The F-35 Helmet (K2 Communications Inc.)
One of the F-35 Lightning II’s most impressive and controversial components is the $400,000 helmet produced by a joint venture between Rockwell Collins and Elbit Systems of America.
Plagued by issues — and criticism — throughout its development, the Gen III Helmet-Mounted Display System (HMDS) is finally in use and the companies behind it say pilots are effusive about its performance. Rockwell is even looking at ways to leverage the base technology for other uses, outside the F-35 or the military altogether, according to Business Development Manager Joe Ray.
The price tag is high, but “helmet” doesn’t really do the HMDS justice. The system consists of a number of components, such as a virtual HUD, beyond just the helmet to help save weight by replacing analogous systems on other jets. It also provides some unique and groundbreaking functionality — Rockwell Collins fellow and mastermind behind the HMDS Bob Foote said it is the first aircraft primary flight display that is worn by the pilot.
Each carbon-fiber helmet is 3D-milled to custom fit each pilot. Fit data is stored so replacements can be crafted to order. The custom fit ensures that alignment of the pilots' eyes and helmet displays is precise, which allows pilots greater ability to see the display during high-G maneuvers, Foote said.
That alignment is particularly important in the F-35 because so much crucial data is provided to the pilot on the helmet’s display. Not least of which is the technology that lets pilots “see through the plane,” in the words of Elbit America Senior Director of Communications Rod Gibbons.
The helmet uses a tracker to tell where the pilot is looking at any given time, then, working with the Distributed Aperture System (DAS)’s 360-degree real-time video, augments the vision in both eyes (as opposed to just one, thanks to pilot feedback) with additional information, even if the pilot isn’t looking out the cockpit’s windshield.
Using the same tracker, pilots can essentially aim their weapons just by looking at a target. A built-in, visor-projected night vision system without the need for separate goggles. And continuous iteration and stripping out weight, combined with the balance provided by custom-fitting, means the helmet is light and balanced enough to help combat fatigue, which is important for long cockpit sessions that will involve high-G flying.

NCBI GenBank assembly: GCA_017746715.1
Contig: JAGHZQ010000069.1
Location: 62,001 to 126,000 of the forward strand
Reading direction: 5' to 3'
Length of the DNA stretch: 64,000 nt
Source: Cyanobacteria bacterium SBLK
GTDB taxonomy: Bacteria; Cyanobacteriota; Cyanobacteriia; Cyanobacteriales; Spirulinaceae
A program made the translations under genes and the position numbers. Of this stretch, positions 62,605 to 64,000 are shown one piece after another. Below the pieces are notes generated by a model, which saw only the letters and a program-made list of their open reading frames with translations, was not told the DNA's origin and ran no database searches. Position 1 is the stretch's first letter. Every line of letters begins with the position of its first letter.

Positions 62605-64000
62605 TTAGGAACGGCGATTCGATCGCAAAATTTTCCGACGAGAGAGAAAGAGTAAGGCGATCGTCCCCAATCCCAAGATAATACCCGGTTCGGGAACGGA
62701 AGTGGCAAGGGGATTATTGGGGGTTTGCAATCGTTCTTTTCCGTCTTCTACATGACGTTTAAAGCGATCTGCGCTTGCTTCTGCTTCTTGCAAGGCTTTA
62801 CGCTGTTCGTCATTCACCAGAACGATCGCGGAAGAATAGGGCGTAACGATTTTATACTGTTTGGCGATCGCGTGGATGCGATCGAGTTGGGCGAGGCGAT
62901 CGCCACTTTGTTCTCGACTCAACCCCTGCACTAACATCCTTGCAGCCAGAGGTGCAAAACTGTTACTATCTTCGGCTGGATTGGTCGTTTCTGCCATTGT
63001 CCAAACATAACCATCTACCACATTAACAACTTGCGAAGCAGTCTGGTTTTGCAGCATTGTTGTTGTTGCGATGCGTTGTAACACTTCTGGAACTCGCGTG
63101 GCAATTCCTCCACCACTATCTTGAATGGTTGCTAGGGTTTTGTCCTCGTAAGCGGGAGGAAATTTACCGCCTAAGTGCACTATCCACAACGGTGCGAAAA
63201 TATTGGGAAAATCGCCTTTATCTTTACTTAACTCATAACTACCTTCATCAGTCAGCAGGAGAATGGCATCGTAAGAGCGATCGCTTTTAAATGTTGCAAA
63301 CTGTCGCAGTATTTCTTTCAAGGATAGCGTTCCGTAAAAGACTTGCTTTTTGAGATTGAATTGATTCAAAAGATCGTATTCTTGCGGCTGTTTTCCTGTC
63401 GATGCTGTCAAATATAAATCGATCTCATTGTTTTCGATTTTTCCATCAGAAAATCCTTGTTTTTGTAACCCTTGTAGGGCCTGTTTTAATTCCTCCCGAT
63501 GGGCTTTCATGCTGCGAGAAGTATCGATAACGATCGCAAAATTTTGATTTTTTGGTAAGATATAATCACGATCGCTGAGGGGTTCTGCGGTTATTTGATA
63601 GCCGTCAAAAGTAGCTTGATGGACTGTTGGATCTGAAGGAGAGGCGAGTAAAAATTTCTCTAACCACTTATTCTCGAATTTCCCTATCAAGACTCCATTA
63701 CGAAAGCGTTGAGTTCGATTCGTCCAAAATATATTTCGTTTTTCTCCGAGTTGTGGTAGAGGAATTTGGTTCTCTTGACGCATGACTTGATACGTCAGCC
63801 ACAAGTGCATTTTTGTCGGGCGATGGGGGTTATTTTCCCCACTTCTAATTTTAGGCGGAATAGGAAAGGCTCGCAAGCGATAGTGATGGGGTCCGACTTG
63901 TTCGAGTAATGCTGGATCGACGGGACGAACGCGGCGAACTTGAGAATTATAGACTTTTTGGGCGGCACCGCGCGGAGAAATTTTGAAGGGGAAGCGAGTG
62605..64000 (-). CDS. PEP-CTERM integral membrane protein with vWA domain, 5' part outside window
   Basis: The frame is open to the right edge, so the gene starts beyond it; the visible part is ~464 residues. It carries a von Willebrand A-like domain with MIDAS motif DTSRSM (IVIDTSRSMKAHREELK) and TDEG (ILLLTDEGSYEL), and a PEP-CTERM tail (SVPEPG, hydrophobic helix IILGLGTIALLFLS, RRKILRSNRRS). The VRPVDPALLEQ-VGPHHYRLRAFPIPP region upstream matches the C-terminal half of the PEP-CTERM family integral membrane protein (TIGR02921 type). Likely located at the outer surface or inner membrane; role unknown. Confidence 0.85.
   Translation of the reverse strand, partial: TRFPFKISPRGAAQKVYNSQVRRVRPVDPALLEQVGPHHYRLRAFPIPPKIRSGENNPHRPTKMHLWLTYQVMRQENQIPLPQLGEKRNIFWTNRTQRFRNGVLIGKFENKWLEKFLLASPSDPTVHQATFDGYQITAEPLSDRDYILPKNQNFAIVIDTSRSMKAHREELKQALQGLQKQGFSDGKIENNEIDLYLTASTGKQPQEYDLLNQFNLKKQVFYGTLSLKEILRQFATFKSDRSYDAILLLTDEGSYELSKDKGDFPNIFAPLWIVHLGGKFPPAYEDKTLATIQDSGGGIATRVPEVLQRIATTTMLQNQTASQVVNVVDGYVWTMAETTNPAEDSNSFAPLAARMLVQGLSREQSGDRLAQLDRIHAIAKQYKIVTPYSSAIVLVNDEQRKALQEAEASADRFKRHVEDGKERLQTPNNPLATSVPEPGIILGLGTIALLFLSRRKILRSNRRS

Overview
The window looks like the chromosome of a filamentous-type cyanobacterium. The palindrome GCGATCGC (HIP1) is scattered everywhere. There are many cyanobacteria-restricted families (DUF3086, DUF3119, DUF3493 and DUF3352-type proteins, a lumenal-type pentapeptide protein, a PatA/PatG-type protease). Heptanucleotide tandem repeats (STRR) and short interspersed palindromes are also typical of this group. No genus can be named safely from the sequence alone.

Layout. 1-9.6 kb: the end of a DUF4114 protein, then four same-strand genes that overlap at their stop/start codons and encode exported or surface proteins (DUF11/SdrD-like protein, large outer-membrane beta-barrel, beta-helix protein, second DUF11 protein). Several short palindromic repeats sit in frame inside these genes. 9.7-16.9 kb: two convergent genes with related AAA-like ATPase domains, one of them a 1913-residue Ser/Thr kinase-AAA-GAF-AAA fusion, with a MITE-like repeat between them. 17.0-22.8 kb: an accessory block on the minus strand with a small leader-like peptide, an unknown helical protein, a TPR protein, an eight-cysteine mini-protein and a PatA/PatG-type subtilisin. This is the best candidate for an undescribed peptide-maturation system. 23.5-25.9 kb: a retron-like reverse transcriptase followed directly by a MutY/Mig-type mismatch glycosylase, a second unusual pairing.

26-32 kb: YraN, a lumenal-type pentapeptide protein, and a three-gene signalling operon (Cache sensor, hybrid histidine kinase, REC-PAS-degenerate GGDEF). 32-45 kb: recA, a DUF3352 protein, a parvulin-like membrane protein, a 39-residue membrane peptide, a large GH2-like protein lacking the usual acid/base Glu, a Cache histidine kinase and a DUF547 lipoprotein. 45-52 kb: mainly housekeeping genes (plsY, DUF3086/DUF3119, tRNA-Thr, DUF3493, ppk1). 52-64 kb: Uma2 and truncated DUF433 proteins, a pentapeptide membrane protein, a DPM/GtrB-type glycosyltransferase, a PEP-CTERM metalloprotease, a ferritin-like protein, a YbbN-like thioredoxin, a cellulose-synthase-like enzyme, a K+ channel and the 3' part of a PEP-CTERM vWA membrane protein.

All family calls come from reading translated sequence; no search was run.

This didn’t all come painlessly, though. “We certainly were meeting the requirements, but that doesn't mean we necessarily met the expectations,” Foote said.
Beyond trying to generally drive down weight and price, there were a handful of specific issues that Rockwell, Elbit and Lockheed had to work out before the helmet would be ready for operational use.
One involved a blooming effect during night-time usage that was especially problematic for F-35Cs trying to land on aircraft carriers.
A pilot's-eye view of from the F-35 HMDS. (K2 Communications Inc.)
“The thing that they discovered with our previous display technology, which was active-matrix LCD (liquid-crystal display) — AM-LCD, was that there was a certain amount of bleed-through of our back-lighting technology,” Foote said. “So they would sort of see this green haze in front of them from the backlight, and it was making it difficult for them to find the aircraft carrier which obviously creates an unacceptable situation.”